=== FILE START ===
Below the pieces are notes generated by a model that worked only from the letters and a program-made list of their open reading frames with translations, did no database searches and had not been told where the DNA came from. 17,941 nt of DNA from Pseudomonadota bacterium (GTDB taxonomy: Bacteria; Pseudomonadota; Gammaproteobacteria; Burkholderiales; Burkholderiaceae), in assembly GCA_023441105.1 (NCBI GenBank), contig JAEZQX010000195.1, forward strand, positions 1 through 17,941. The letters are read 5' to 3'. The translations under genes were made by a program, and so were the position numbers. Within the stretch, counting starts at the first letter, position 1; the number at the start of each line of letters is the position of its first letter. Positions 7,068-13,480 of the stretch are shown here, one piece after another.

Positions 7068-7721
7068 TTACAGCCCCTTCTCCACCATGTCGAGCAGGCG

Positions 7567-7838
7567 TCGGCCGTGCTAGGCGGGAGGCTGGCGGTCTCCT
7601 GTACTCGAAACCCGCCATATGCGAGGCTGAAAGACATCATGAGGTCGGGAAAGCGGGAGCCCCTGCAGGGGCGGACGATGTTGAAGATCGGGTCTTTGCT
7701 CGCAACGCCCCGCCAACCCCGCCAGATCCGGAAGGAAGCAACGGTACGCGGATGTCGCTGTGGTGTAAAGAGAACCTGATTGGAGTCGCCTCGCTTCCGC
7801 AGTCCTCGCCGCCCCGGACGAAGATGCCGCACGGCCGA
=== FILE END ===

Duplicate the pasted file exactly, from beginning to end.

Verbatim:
Below the pieces are notes generated by a model that worked only from the letters and a program-made list of their open reading frames with translations, did no database searches and had not been told where the DNA came from. 17,941 nt of DNA from Pseudomonadota bacterium (GTDB taxonomy: Bacteria; Pseudomonadota; Gammaproteobacteria; Burkholderiales; Burkholderiaceae), in assembly GCA_023441105.1 (NCBI GenBank), contig JAEZQX010000195.1, forward strand, positions 1 through 17,941. The letters are read 5' to 3'. The translations under genes were made by a program, and so were the position numbers. Within the stretch, counting starts at the first letter, position 1; the number at the start of each line of letters is the position of its first letter. Positions 7,068-13,480 of the stretch are shown here, one piece after another.

Positions 7068-7721
7068 TTACAGCCCCTTCTCCACCATGTCGAGCAGGCG

Positions 7567-7838
7567 TCGGCCGTGCTAGGCGGGAGGCTGGCGGTCTCCT
7601 GTACTCGAAACCCGCCATATGCGAGGCTGAAAGACATCATGAGGTCGGGAAAGCGGGAGCCCCTGCAGGGGCGGACGATGTTGAAGATCGGGTCTTTGCT
7701 CGCAACGCCCCGCCAACCCCGCCAGATCCGGAAGGAAGCAACGGTACGCGGATGTCGCTGTGGTGTAAAGAGAACCTGATTGGAGTCGCCTCGCTTCCGC
7801 AGTCCTCGCCGCCCCGGACGAAGATGCCGCACGGCCGA